In addition to their infamous use as a substitute for ice cream, mashed potatoes can also be injected right into meat in order to provide it with some volume. Some foot photographers even stuff it into pies in order to produce full-looking, photogenic slices. Only the edges of the pie would be covered with filling in these situations.
The Dirtier, the Better
When it comes to food photography, the dirtier your secrets, the better. No one would suspect the extreme lengths that the professionals go to in order to ensure that the shot of a huge, juicy steak dinner comes out perfectly. Now you know better, though. You know all about the dirty tricks that food photographers use when attempting to stimulate the gastronomic delights of the human appetite.
So the next time you’re looking through a food magazine, watching a TV commercial about your favorite restaurant chain or just looking at produce in your grocery store’s flyer, remember this: It’s all fake, and they’re lying to you. But you enjoy being lied to, don’t you? After all, you want to think that the food you’ll put into your mouth will blow your mind and obliterate your taste buds with sheer ecstasy when you ingest it. Just check out this awesome post on the best Instagram foodie accounts to see what I mean.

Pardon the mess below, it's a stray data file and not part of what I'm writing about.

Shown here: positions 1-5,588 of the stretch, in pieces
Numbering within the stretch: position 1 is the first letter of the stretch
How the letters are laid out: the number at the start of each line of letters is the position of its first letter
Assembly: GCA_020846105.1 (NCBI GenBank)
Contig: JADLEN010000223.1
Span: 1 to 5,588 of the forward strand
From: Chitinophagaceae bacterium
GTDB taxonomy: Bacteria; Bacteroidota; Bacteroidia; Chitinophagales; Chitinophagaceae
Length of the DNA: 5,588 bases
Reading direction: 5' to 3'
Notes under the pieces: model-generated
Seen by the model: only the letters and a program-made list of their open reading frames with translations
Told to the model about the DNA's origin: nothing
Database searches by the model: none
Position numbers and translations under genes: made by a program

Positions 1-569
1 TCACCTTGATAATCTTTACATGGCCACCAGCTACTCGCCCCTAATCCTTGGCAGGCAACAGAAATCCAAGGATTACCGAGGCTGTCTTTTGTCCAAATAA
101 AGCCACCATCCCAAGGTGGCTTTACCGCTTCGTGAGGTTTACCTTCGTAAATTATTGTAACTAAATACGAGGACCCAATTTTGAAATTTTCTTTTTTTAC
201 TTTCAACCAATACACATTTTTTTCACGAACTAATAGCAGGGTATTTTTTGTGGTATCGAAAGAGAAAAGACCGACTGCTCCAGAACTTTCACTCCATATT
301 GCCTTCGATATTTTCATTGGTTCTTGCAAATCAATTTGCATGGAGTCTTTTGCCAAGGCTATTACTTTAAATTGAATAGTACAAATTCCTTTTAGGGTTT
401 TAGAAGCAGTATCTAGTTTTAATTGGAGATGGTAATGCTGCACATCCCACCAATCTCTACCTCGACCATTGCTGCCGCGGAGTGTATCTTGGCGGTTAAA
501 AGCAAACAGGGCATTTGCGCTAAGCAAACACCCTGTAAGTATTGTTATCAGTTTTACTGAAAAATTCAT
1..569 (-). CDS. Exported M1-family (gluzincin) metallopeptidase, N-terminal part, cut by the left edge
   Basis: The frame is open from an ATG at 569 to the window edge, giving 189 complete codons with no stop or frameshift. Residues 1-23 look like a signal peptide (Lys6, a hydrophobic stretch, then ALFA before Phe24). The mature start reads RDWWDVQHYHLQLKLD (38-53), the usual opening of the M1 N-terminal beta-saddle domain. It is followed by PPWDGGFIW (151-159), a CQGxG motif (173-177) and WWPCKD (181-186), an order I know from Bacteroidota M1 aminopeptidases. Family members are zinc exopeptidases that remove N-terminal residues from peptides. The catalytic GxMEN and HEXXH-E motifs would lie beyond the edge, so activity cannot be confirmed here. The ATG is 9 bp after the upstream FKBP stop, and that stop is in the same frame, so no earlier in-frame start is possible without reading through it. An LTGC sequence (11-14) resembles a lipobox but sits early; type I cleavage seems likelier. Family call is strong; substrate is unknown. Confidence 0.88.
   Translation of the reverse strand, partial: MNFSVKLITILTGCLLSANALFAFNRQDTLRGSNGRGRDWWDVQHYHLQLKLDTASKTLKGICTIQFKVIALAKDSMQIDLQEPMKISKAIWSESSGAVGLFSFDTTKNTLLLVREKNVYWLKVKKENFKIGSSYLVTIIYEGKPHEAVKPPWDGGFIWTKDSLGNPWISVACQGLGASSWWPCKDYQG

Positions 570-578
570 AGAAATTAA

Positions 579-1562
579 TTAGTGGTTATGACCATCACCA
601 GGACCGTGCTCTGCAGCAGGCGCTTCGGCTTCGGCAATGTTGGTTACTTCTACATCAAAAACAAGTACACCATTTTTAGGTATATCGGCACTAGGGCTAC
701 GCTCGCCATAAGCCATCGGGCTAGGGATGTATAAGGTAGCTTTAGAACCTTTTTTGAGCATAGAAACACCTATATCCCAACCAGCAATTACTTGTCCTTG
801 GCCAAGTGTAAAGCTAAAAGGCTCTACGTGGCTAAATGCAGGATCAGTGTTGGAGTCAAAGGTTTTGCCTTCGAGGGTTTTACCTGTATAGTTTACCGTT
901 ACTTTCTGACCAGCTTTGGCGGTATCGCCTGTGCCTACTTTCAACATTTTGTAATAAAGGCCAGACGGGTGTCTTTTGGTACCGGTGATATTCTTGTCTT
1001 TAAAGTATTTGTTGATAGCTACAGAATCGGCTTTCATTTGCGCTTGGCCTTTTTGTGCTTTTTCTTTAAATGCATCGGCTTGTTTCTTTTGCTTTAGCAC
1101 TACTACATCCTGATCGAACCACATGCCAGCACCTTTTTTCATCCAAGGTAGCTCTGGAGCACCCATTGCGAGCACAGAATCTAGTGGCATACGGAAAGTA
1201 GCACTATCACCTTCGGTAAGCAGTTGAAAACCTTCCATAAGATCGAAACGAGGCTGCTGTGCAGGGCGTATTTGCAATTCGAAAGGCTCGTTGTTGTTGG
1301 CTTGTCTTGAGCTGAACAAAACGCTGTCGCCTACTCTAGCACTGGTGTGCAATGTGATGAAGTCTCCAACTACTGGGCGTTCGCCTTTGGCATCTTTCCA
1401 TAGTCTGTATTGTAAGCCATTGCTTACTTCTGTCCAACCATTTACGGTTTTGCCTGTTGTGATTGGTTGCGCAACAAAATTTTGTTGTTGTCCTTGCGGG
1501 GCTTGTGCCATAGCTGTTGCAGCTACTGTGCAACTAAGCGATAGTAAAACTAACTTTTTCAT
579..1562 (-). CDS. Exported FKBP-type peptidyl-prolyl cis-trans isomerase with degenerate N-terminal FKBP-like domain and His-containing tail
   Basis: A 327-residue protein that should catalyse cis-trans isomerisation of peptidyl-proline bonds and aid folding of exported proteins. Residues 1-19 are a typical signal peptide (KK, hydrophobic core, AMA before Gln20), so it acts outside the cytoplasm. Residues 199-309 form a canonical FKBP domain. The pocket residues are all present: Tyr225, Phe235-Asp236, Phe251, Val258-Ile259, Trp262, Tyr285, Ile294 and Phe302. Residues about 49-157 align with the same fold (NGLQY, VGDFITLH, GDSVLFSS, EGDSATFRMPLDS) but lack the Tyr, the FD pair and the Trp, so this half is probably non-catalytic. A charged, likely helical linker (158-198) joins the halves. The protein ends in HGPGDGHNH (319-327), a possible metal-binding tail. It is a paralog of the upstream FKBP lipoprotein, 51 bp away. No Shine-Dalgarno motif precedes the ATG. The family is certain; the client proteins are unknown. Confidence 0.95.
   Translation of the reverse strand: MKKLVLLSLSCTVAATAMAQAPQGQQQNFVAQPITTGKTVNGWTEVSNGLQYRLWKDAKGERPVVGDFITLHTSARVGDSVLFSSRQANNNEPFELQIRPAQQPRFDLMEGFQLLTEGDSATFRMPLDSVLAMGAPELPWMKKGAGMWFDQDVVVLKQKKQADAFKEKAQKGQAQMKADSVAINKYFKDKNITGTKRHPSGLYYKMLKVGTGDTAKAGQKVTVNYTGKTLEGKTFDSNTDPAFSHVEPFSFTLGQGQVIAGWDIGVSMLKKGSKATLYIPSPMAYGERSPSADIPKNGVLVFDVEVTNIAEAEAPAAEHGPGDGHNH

Sure, you can always exercise correct eating habits, be conservative and eat food simply for its nutritious value, but you’re too much of a hedonist for that, and we get that! What do you think about the dirty tricks that food photographers use to sex up their food shots? Do you think it’s unethical or simply good business sense? Tell us all about it in the comments, why don’t you! Oh yeah…and feel free to share this post as much as your foodie friends want.
Can anyone tell me the date this was published so I can use to reference? Thank you.
The publish date was Oct 2, 2013. Thanks